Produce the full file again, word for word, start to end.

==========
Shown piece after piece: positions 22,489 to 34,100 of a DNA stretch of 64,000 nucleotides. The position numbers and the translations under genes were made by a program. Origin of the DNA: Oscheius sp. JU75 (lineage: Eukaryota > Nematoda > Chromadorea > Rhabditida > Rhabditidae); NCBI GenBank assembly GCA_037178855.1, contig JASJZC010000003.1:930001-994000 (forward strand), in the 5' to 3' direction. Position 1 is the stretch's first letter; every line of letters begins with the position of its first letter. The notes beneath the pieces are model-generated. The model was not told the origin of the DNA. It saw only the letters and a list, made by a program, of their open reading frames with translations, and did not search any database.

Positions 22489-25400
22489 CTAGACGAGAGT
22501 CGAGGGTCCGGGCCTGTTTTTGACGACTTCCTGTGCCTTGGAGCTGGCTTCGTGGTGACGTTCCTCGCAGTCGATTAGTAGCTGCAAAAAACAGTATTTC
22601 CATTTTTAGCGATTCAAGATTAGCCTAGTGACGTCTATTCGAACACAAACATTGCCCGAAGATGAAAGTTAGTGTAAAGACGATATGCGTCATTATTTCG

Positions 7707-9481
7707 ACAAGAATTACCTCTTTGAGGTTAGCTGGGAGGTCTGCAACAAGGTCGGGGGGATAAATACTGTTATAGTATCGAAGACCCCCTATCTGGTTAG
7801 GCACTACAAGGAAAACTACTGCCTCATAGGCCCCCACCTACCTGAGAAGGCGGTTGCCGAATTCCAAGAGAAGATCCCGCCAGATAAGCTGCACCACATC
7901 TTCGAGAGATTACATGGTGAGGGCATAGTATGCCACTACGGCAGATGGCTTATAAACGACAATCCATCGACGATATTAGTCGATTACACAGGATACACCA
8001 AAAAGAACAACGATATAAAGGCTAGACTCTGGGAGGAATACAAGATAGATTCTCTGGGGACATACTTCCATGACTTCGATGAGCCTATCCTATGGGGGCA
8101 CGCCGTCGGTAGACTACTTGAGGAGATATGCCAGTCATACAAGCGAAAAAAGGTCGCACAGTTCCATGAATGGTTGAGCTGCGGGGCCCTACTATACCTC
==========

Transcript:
Shown piece after piece: positions 22,489 to 34,100 of a DNA stretch of 64,000 nucleotides. The position numbers and the translations under genes were made by a program. Origin of the DNA: Oscheius sp. JU75 (lineage: Eukaryota > Nematoda > Chromadorea > Rhabditida > Rhabditidae); NCBI GenBank assembly GCA_037178855.1, contig JASJZC010000003.1:930001-994000 (forward strand), in the 5' to 3' direction. Position 1 is the stretch's first letter; every line of letters begins with the position of its first letter. The notes beneath the pieces are model-generated. The model was not told the origin of the DNA. It saw only the letters and a list, made by a program, of their open reading frames with translations, and did not search any database.

Positions 22489-25400
22489 CTAGACGAGAGT
22501 CGAGGGTCCGGGCCTGTTTTTGACGACTTCCTGTGCCTTGGAGCTGGCTTCGTGGTGACGTTCCTCGCAGTCGATTAGTAGCTGCAAAAAACAGTATTTC
22601 CATTTTTAGCGATTCAAGATTAGCCTAGTGACGTCTATTCGAACACAAACATTGCCCGAAGATGAAAGTTAGTGTAAAGACGATATGCGTCATTATTTCG

Positions 7707-9481
7707 ACAAGAATTACCTCTTTGAGGTTAGCTGGGAGGTCTGCAACAAGGTCGGGGGGATAAATACTGTTATAGTATCGAAGACCCCCTATCTGGTTAG
7801 GCACTACAAGGAAAACTACTGCCTCATAGGCCCCCACCTACCTGAGAAGGCGGTTGCCGAATTCCAAGAGAAGATCCCGCCAGATAAGCTGCACCACATC
7901 TTCGAGAGATTACATGGTGAGGGCATAGTATGCCACTACGGCAGATGGCTTATAAACGACAATCCATCGACGATATTAGTCGATTACACAGGATACACCA
8001 AAAAGAACAACGATATAAAGGCTAGACTCTGGGAGGAATACAAGATAGATTCTCTGGGGACATACTTCCATGACTTCGATGAGCCTATCCTATGGGGGCA
8101 CGCCGTCGGTAGACTACTTGAGGAGATATGCCAGTCATACAAGCGAAAAAAGGTCGCACAGTTCCATGAATGGTTGAGCTGCGGGGCCCTACTATACCTC